Running a university sometimes feels like swimming in Jello. The number of government regulations seems to have reached fever level. Not a week goes by without another consultation (especially in August, it might be added, when people are meant to be on vacation but cannot afford to leave their desks for fear of missing the latest round robin).
It often seems like governments are playing out a game of we can’t afford to send you money anymore but we can afford to send you more regulations. That might not matter so much except that the costs of regulation tend to fall on the regulated. And these costs are steadily increasing.
Why might this be?
First, universities are just expected to do more. The calls on their time and expertise are legion. Sometimes I am amazed at just how many extra tasks U.K. universities have taken on since the 1960s: industrial outreach, widening participation, regional connection, to name but three. Each of these tasks tends to come with its own statutory bodies. And then the tasks that are often thought of as core have equally expanded: the quality and standard of teaching, research governance, including ethics, postgraduate affairs, and so on, as well as all the apparatus of general funding of universities. All these again have statutory bodies asking for their share of attention. Finally, there are general responsibilities which have to be taken up: health and safety, freedom of information, immigration, adjudication of complaints, each with their own statutory bodies, too. I’m feeling exhausted just thinking about the level of oversight!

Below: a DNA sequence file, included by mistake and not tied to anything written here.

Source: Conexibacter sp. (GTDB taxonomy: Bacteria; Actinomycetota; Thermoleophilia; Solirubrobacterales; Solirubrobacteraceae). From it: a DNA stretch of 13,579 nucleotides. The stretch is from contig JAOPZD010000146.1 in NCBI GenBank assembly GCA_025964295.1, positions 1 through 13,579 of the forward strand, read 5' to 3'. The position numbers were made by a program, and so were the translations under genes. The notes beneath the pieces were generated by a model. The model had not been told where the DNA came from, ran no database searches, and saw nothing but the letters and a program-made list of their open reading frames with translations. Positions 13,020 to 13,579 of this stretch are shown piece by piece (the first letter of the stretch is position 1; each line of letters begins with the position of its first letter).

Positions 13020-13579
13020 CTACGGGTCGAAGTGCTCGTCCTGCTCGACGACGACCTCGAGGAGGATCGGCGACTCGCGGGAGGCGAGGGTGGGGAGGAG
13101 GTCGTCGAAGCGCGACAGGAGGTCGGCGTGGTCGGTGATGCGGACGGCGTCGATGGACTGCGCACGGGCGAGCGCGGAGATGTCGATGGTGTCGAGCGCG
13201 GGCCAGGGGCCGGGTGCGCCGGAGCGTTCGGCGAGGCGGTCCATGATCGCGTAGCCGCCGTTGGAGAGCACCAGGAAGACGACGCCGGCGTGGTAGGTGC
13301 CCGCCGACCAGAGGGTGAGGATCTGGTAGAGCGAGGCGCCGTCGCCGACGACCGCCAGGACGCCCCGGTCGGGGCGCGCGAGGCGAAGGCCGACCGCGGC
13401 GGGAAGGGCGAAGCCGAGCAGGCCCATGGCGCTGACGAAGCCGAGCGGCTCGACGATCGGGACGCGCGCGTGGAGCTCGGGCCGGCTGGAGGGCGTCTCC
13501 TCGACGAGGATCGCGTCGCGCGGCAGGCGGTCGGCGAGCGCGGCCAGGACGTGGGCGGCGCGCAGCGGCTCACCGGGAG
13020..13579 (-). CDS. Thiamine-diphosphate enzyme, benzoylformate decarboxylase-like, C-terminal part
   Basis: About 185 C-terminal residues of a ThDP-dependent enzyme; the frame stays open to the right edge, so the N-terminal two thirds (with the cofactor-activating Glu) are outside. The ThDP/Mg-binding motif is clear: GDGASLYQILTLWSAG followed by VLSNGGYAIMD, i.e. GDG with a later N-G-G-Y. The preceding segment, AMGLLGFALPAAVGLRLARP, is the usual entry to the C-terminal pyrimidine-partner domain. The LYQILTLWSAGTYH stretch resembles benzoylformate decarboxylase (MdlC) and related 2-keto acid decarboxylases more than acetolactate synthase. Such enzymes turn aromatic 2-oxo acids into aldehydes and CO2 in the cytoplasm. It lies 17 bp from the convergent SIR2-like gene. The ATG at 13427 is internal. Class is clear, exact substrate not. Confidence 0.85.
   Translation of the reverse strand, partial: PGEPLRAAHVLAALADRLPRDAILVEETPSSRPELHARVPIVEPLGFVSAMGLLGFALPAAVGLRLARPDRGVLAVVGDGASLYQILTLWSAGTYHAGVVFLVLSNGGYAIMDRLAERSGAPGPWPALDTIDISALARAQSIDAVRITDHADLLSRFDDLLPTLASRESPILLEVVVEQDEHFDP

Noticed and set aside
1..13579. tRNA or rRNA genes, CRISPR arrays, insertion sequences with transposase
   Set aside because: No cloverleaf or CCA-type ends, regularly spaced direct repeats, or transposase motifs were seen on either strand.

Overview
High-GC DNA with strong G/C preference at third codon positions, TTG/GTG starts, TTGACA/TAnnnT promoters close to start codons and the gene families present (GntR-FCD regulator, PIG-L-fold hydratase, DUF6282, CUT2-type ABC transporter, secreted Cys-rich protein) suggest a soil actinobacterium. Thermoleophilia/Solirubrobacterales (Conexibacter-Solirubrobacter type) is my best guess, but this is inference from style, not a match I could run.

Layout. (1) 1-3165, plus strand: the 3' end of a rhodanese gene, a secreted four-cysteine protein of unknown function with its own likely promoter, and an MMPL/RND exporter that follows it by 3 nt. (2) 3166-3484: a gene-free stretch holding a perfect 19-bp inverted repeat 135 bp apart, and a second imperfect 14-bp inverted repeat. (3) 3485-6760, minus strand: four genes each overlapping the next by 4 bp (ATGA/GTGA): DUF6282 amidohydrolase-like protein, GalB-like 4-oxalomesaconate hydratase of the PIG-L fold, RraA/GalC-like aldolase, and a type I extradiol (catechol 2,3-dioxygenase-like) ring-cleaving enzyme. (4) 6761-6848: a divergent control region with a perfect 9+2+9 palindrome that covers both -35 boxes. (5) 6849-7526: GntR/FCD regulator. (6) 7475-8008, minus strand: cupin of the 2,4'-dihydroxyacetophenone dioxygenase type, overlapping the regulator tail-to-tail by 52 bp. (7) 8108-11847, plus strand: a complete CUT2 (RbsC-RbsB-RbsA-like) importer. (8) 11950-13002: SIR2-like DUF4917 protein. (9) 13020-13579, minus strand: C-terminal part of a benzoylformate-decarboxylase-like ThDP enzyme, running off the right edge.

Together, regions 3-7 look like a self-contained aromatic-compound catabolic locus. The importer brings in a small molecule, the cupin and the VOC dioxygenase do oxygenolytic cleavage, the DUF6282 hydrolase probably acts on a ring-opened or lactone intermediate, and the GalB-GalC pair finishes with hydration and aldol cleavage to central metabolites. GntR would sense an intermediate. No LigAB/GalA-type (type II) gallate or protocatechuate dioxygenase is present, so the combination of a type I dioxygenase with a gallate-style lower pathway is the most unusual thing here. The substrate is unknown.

Second, there are more and more regulatory bodies – and they have ambitions. Regulatory bodies will often try to expand their influence in all manner of ways – by setting up more and more standards that require oversight or by producing new skills that then need a field to play in to.
Third, regulation tends to breed more regulation. As the regulatory field becomes more crowded, so regulation produces echoes in other regulatory bodies.
The result is that universities not only exist in a spaghetti of regulation but are continually having to create posts to keep feeding the regulatory machine.
Now, I am quite sure that some of this regulation is needed. But I am also sure that a lot of it is not, or is not proportionate, at least. Are there any solutions? Interestingly, the U.K. has a Regulatory Policy Committee which advises the business department on the quantity and quality of new regulations. The committee has already criticized lack of explanation for regulation, failure to examine other options, and inadequate scrutiny of the costs and benefits of regulation. On top of this, the business department has recently announced a new ‘one-in, one-out’ system wherein any new regulation has to be balanced by getting rid of another one.
Well, it’s a start on eroding the apparently inexorable presumption that regulation is the default option. There must be other examples from around the world of better ways of regulating universities, mustn’t there? I would love to see some comments to this blog that could point us to better practice and I would love it even more if my own part of the world actually drew some lessons from those examples.